Today, on International Women’s Day, we salute African women who have overcome the challenges they faced growing up, and continue to face. Despite this, or maybe because of it, they play a crucial role in lending a helping hand to people in need. Some of those inspiring women work at Network for Africa’s projects.
Florence, Counsellor, Port Loko, Sierra Leone
What is your favourite part of the work? Going into the field to talk to clients, and having them share their problems. They have no fears to tell me anything – they trust me.
What is your favourite memory? I met a chief who is an Ebola survivor. He was reserved and sad. Other people in the community were afraid to go near him and he was confined to his house. I sat and talked with him. He had lost 7 family members during the epidemic. When I explained what I was there for, he began to open up. The next time I went to counsel him – he really appreciated it. Now he is much more active and sociable in his community.
Florence, Project Manager, Kalongo, Uganda
What is your favourite part of the work? Most important is helping extremely vulnerable people with mental disorders to realize their potential. I enjoy seeing positive results; their smiles and positive feedback after our intervention. These are the things that drive me to work every day.
What is your favourite memory? I met a lady whose son became mentally ill, living on the street and eating from the dust bin. After our intervention, he recovered and now he is back at home helping his mother with domestic work. To her, it was miraculous to see her son doing things normally and engaging in constructive conversation. It was such a joyous moment for me, and I felt encouraged and empowered with a lot of determination to help more people in my country.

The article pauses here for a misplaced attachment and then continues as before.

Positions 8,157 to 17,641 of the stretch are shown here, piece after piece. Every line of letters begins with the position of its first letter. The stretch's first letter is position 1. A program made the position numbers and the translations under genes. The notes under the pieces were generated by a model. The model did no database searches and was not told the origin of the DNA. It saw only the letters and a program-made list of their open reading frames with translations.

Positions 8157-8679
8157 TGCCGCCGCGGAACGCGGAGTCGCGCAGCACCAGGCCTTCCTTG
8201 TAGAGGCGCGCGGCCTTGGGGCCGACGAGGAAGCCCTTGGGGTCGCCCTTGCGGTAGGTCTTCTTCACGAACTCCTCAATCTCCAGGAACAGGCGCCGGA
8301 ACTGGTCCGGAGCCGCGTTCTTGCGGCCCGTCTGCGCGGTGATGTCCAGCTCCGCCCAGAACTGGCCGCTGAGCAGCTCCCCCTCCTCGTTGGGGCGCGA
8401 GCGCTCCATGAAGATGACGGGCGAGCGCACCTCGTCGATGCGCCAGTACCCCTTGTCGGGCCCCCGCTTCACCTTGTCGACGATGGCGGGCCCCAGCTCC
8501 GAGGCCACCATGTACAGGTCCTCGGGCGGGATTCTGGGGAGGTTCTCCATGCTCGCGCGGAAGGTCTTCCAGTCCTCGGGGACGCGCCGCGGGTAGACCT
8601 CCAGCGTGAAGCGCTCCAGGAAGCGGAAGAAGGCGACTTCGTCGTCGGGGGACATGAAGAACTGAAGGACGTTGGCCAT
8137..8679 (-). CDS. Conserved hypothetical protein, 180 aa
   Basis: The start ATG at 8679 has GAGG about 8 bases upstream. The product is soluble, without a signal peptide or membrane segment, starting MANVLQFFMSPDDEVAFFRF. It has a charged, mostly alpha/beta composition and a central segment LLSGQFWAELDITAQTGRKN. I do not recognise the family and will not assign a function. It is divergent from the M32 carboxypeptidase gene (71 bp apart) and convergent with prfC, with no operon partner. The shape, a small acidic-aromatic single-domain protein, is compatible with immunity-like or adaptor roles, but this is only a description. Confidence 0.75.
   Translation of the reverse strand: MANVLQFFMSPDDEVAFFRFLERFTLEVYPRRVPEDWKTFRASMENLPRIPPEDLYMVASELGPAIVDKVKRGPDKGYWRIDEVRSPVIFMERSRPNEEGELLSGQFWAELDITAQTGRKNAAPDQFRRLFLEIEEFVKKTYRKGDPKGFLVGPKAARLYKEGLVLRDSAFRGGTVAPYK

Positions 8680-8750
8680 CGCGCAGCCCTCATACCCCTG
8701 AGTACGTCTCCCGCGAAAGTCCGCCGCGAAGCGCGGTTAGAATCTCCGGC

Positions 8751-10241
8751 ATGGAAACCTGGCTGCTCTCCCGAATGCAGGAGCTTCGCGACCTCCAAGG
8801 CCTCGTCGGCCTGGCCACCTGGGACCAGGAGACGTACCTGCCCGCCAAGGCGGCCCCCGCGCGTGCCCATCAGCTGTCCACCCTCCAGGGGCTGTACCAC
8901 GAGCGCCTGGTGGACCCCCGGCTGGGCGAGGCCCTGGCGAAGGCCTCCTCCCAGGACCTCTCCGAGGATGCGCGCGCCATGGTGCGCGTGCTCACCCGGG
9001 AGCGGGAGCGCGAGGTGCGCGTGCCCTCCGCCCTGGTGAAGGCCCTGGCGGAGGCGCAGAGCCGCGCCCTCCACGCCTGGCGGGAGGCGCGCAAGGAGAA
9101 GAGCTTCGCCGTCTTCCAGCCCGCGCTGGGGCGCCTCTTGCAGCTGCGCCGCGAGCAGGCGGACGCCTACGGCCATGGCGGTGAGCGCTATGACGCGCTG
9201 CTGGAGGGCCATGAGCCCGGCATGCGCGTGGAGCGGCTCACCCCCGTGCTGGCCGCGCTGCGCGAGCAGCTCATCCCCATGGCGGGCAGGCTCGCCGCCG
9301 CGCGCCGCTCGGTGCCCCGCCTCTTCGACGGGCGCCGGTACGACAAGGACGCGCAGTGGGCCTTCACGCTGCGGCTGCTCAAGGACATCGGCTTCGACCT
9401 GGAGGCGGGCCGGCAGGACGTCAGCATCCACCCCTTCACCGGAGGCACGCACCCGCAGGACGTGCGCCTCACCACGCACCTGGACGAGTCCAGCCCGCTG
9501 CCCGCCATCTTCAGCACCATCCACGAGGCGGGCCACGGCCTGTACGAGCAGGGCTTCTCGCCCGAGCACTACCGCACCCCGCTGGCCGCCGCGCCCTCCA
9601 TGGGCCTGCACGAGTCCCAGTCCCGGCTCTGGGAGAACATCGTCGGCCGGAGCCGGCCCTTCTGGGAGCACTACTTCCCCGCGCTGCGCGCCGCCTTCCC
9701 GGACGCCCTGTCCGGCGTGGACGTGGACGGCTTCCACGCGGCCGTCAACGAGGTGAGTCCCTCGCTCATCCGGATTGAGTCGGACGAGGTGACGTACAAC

Esperance, Counsellor, Kigali, Rwanda
What is your favourite part of the work? I have the opportunity to be part of my clients’ life in such a powerful way, the opportunity to be there for them and listen. It can sound simple, but it is so important for a vulnerable and traumatized person to be heard and to feel valued. It is also rewarding to see my clients utilize the coping skills and strategies I taught them. They tell me it really helps them sharpen their skills to navigate through life’s ups and downs. They are now making good decisions, based on the core values I have helped instil, nurture, stretch, and grow. Other than being a counsellor and a provider, I enjoy learning from my clients. I am inspired by how compassionate, resilient, and grateful my clients who are genocide survivors are. It is satisfying where you know you have a part in affecting the life of another human being. Giving hope when people feel hopeless. Inspiring others to be all that they are capable of being, so that they can go out into the world and pay it forward by helping others.
What is your favourite memory? Witnessing the counselling group, where each member shares their stories; the sad parts, their resilience, and their successes. I love seeing them learning from each other’s experience. They are selfless and compassionate toward each other. I enjoy learning with my clients about laughter and love, about healing and hope, and practicing relaxation techniques together.
It is heartening to hear from some of the inspirational women who work on Network for Africa’s projects. Please remember that our match funding campaign is still open. We are a third of the way to matching the £15,000/$21,000 donated by an anonymous supporter. Thank you to everyone who has donated so far.